Conflicting Post Times Reveals Staggering Lost Revenue from Unrealized Betting Handle
The 65th annual Round Table Conference hosted by The Jockey Club in Saratoga Springs, NY revealed a significant problem across all racing: Conflicting Post Times. As a result, the U.S. horse racing industry is losing an estimated $400 million in unrealized annual betting handle.
The staggering figure was released and presented as one of the seven individual presentations on Sunday’s Round Table agenda. Guest speakers covered industry topics on Thoroughbred aftercare, the use of ‘big data’, marketing, international race officiating and the securing of sponsorships. The Jockey Club’s continued support for pending federal legislation that would establish an authority to create and implement a national uniform medication program was also discussed towards the end of the program.
But the topic generating the most buzz was the research outlined by Ben Vonwiller, who leads the management consulting firm McKinsey & Company’s Global Media and Entertainment and Professional Sports practices Mr. Vonwiller pinpointed a staggering lost-revenue figure that has previously only been speculated about when tracks simulcast races that go off right on top of one another.
“We think it’s actually a systemic problem across racing,” Vonwiller said. “This is clearly not an optimal fan experience, and we also believed, as a hypothesis for this work, that this had a direct financial impact on the industry as well.”
Vonwiller explained that his firm’s initial research on the scheduling of sporting events began as consulting work when the National Football League wanted to realign its methodologies to maximize fan focus on the best matchups. Because McKinsey has also spearheaded projects commissioned by the racing industry, Vonwiller saw parallels in those same algorithm-driven techniques that could be of benefit to post time conflicts.
Realizing that simulcast players bet more often when they are able to focus to races that do not overlap, his team used a historical data set of 40,000 races and built a model to predict handle patterns based on things like field size, purses, and the class type of race. The team then compared when the races actually went off against a theoretical “de-duplicating” of the timing to show how much might have been bet if those overlapping races had been better spread out.
Looking at only the top 10% of races based on purse size, Vonwiller said the data revealed 1,500 conflicts that negatively affected handle. Moving around post times by only a few minutes, he added, effectively doubled the share of attention from bettors.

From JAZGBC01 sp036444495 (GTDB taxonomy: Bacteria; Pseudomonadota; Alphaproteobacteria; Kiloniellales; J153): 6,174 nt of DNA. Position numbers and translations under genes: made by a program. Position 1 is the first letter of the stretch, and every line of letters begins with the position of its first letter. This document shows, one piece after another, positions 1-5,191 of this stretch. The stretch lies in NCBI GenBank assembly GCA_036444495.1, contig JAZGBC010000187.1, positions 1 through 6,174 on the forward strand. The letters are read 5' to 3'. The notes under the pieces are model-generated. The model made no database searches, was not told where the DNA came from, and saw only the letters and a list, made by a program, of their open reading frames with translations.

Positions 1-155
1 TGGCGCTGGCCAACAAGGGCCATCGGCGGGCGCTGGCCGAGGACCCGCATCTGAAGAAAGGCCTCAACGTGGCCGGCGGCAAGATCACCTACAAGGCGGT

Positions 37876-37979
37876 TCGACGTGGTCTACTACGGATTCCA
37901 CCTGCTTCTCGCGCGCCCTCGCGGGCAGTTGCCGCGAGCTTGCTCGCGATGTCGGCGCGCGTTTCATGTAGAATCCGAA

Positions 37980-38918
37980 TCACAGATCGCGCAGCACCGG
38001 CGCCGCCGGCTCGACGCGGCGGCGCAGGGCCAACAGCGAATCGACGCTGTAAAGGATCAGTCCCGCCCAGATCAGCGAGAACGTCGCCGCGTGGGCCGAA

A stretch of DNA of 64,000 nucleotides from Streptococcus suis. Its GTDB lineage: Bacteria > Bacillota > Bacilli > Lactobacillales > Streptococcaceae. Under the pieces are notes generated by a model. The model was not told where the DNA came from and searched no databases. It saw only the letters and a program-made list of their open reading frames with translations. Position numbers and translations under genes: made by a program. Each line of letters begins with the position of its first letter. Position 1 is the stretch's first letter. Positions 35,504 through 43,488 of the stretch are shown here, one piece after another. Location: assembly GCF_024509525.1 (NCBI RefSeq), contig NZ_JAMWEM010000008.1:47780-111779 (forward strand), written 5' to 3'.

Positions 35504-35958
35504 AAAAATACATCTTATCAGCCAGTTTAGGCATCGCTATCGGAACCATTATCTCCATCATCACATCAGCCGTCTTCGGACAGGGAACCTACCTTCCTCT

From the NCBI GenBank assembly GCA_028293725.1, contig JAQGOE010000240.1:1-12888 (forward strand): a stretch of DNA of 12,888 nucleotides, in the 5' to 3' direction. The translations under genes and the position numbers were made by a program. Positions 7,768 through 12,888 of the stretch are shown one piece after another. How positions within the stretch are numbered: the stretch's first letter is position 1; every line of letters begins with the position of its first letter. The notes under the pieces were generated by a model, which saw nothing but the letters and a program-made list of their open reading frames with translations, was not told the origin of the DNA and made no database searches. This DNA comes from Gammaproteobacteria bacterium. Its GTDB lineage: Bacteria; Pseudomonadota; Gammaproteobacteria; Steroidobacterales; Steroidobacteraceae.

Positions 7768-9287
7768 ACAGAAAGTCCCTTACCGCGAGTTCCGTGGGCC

“The payoff is real and significant. Our model predicts a $400 million increase in handle across the industry from better scheduling by de-duplicating races,” Vonwiller said
Vonwiller’s team knew that the model might not be applicable in the real world though, so they talked with various racing officials and industry insiders to see what challenges might prevent optimized post time scheduling from working.
Based on that industry input, Vonwiller conceded that complete de-duplication is impossible. If the industry strictly wanted races to go off only every five minutes with no overlap, he explained, that would require only six tracks running at any given time.
“So an end goal where we have to overlapping races is not possible,” Vonwiller said. But, he added, “an end goal where we have overlapping races that are truly optimized to maximize handle is absolutely possible, we believe.”
Vonwiller estimated that even if only the five largest tracks in the country cooperated by coordinating post times, there would still be a 2-3% growth in annual handle, representing some $200 or $300 million based on the current industry average handle of $10 billion annually. He added that even lower-level tracks that didn’t participate in an optimized scheduling grid would benefit from a trickle-down effect.
“The reason why we think this is worth that investment is that the payoff is real–$400 million, a 4% increase in handle, is a real stiff change that is worth the effort, we believe,” Vonwiller said.
Yet Vonwiller did not speculate or offer any ballpark estimate on the costs involved in implementing such a scheduling system.
Stuart Janney III, the chairman of The Jockey Club, said after Vonwiller’s talk that “This is money that’s available to us if we work together, and we should be ashamed of ourselves if we don’t find a way to take advantage of this.”
More coverage and 8 takeaways from the Round Table Conference.